China’s authorities in Tibet are withholding the “hukou” registration for as long as six years from Tibetans who have traveled abroad, leading to numerous problems in getting jobs or social services, according to recent reports.[1]

The hukou or household registration system is linked with social programs run by the Chinese government and is the basis for acquiring the Resident Identity Card (jūmínshēnfènzhèng, 居民身份证).

The RIC serves as the main personal identification document in China that is needed to identify oneself and to access government services. Tibetans who are not in possession of the RIC encounter serious restrictions in their daily lives.


Front cover of a Household Register (Hukou).

Identity Card

Front of a Resident Identity Card issued by the Lhasa City Public Security Department.

According to sources, Tibetans returning from visits to the Indian subcontinent who had their hukou found that they have been blacklisted and deregistered from the system.

The policy is consistent with existing patterns of sanctioning Tibetans who have temporarily left Tibet, in most cases to attend teachings of the Dalai Lama in India, to attain a monastic education or to visit relatives.

The International Campaign for Tibet calls on the Chinese authorities to end its discrimination against and persecution of Tibetans who have traveled or lived abroad and return to Tibet.

Tougher rules since 2017

Several Tibetans who fled into exile in India after the “reform and opening up” in the 1980s and later and have settled in Dharamsala, India have also found out that their names have been removed from the hukou system. A Tibetan who arrived in India in 2020 shared his observation that the provision of official identity documents became much tougher beginning in 2017 in northeastern Tibet.

A report in the Tibetan exile newspaper Tibet Times quoted a Tibetan from Lhasa, Tibet’s capital, saying that many Tibetans who have returned from India and other places have been facing difficulties, including in travel, on account of the Chinese authorities not registering their hukou. The report further said that in August 2020, the authorities in Qinghai reviewed the hukou in all counties, canceling those of individuals who were found to have settled in other countries.

A similar probe and cancelation of hukou of Tibetans from Ngaba (Aba) Tibetan and Qiang Autonomous Prefecture in Sichuan who went abroad was also reported.[2]

The overwhelming majority of Tibetans who return to Tibet are those who have left Tibet in the 1980s and later to avail themselves of formal school education and religious education in the institutions re-established in exile. Often, they came out individually without their family members. When they complete their school or monastic education to a certain level, they try to go back to Tibet to live with their families or in their monasteries, despite the risks involved. This plan doesn’t succeed most of the time.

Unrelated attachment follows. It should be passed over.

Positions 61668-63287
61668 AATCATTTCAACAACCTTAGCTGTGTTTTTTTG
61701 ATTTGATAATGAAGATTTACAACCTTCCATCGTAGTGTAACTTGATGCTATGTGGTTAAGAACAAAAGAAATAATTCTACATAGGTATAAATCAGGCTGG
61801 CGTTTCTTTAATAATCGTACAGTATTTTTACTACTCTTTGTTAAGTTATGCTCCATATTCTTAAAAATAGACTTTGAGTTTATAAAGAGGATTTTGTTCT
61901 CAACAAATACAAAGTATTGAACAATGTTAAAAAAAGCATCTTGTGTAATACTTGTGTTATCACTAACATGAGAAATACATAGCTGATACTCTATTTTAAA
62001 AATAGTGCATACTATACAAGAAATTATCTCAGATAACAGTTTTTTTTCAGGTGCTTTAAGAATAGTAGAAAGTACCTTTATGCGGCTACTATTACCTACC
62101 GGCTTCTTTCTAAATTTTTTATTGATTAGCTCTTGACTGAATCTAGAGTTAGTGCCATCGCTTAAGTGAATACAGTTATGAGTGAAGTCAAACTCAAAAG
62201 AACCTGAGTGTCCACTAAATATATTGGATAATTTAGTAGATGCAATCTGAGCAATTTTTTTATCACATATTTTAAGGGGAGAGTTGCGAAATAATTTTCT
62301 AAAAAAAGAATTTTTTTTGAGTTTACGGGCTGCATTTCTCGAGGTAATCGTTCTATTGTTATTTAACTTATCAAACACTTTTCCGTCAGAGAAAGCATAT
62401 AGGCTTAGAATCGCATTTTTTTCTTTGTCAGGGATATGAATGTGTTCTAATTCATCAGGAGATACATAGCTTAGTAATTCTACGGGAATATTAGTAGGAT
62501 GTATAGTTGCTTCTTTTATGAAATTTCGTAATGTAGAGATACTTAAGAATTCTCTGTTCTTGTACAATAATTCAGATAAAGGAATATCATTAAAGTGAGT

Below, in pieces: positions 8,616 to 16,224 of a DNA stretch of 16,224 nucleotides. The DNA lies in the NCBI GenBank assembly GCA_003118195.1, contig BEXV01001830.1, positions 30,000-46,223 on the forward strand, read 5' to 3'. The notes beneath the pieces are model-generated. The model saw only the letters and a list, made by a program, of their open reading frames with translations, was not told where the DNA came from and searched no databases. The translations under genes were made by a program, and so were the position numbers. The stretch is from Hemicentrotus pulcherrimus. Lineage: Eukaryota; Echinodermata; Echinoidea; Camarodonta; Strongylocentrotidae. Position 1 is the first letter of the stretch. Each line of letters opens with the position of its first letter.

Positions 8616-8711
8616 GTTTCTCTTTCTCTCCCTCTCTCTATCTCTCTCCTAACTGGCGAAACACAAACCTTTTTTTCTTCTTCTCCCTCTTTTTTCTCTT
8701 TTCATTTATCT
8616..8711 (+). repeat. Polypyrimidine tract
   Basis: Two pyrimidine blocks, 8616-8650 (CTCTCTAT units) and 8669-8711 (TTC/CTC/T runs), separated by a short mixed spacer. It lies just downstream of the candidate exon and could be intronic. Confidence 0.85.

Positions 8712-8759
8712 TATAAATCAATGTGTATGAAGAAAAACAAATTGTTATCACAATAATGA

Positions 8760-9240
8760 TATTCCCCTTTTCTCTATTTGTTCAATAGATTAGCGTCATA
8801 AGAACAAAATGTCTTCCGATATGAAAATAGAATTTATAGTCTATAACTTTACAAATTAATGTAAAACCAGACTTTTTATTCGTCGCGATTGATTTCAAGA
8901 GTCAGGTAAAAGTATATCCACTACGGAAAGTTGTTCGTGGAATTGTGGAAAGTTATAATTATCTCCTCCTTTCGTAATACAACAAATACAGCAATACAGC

The Dalai Lama has lived in Dharamsala, India since Chinese troops forced him into exile in 1959. The Tibetan spiritual leader has not been allowed to return safely to Tibet since then.

The Chinese Communist Party labels the Dalai Lama and the Tibetan government in exile as “separatist” and the “Dalai clique.”

Patterns of control after Buddhist Kalachakra initiations in India

Irrespective of one’s involvement in political activities in exile, all those who return are subjected to a vetting process that includes interrogations, political re-education classes and long-term surveillance. The apparent intention is to steer the minds of the Tibetans into becoming compliant.

For example, this policy applies to Tibetans who leave Tibet for pilgrimage to India and to attend teachings by the Dalai Lama for a few weeks or months. This has happened during the Buddhist “Kalachakra” initiations held in 2006 in Amravati, 2012 in Bodh Gaya[3], 2014 in Ladakh and 2017 in Bodh Gaya.[4]

A group of 80 Tibetans from Driru County in Nagchu (Chinese: Naqu) prefectural-level city who left for India to attend the 2012 Kalachakra initiation in Bodh Gaya without passes were summoned home immediately. According to a Tibetan from the area, now living in exile, upon returning, they were subjected to two and a half years of detention, prohibited from picking caterpillar fungus—an important source of income in Tibet—for three years, watched over during “sensitive occasions” and restricted from traveling outside their county, even in the case of family and health emergencies. Some also developed tuberculosis in detention.

According to a Tibetan from Driru, who now lives in exile in Dharamsala, some members of the group of 80 who stayed back for the Kalachakra tried to return in the following years of 2013-2014 and were not allowed. Some Tibetans from Driru were returned from the Nepal-India border, while some nuns who made it as far as Shigatse, which is around 700 km from Driru County, were also returned. They have been living in Dharamshala for over a decade now.

Three-hundred and fifty Tibetans, mostly from the Tibetan regions of Amdo and Kham, were detained in Toelung in Lhasa after returning from the Kalachakra in January 2012 in Bodh Gaya. They were punished with two months of political “re-education.”[5]